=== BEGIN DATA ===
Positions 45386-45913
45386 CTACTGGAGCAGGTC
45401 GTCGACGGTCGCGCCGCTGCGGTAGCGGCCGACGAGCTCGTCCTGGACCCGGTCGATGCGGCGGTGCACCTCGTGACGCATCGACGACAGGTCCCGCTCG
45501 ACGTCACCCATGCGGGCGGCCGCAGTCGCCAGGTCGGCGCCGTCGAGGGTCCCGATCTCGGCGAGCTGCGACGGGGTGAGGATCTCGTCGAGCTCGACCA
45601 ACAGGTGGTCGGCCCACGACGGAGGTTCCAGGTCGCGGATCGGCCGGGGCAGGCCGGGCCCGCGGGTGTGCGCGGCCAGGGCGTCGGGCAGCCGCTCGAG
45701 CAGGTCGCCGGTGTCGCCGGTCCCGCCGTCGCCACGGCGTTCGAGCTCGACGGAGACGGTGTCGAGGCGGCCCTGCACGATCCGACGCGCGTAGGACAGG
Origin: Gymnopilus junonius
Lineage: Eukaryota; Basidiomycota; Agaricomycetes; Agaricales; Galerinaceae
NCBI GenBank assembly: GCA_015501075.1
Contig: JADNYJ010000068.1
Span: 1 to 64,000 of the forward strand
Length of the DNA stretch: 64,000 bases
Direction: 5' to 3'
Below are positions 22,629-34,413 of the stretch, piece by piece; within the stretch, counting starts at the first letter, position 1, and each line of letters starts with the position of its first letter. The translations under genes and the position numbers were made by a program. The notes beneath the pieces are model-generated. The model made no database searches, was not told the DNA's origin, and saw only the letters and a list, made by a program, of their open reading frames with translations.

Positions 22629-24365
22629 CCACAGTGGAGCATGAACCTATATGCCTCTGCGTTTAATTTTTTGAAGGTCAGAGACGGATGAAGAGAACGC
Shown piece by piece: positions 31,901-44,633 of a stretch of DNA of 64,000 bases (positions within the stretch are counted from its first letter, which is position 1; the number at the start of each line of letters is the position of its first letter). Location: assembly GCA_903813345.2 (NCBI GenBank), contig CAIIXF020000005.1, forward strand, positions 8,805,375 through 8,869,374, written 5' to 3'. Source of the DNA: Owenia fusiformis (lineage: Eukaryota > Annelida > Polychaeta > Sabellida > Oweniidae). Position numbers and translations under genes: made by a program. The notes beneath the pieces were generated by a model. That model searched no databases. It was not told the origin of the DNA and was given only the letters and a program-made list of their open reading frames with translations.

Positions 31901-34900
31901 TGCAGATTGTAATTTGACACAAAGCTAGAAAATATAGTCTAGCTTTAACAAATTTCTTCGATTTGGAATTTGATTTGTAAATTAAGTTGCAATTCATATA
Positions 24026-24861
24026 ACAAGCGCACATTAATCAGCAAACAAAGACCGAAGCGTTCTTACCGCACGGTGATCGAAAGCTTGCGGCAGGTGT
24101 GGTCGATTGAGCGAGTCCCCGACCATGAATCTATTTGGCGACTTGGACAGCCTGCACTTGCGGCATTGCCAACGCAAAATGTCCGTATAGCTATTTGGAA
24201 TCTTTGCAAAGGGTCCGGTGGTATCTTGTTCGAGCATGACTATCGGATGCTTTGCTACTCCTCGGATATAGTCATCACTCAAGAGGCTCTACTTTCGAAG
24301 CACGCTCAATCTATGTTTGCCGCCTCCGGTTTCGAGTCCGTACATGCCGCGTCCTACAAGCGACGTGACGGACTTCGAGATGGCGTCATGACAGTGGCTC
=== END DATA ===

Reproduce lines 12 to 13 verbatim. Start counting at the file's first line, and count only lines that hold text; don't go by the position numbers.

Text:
Length of the DNA stretch: 64,000 bases
Direction: 5' to 3'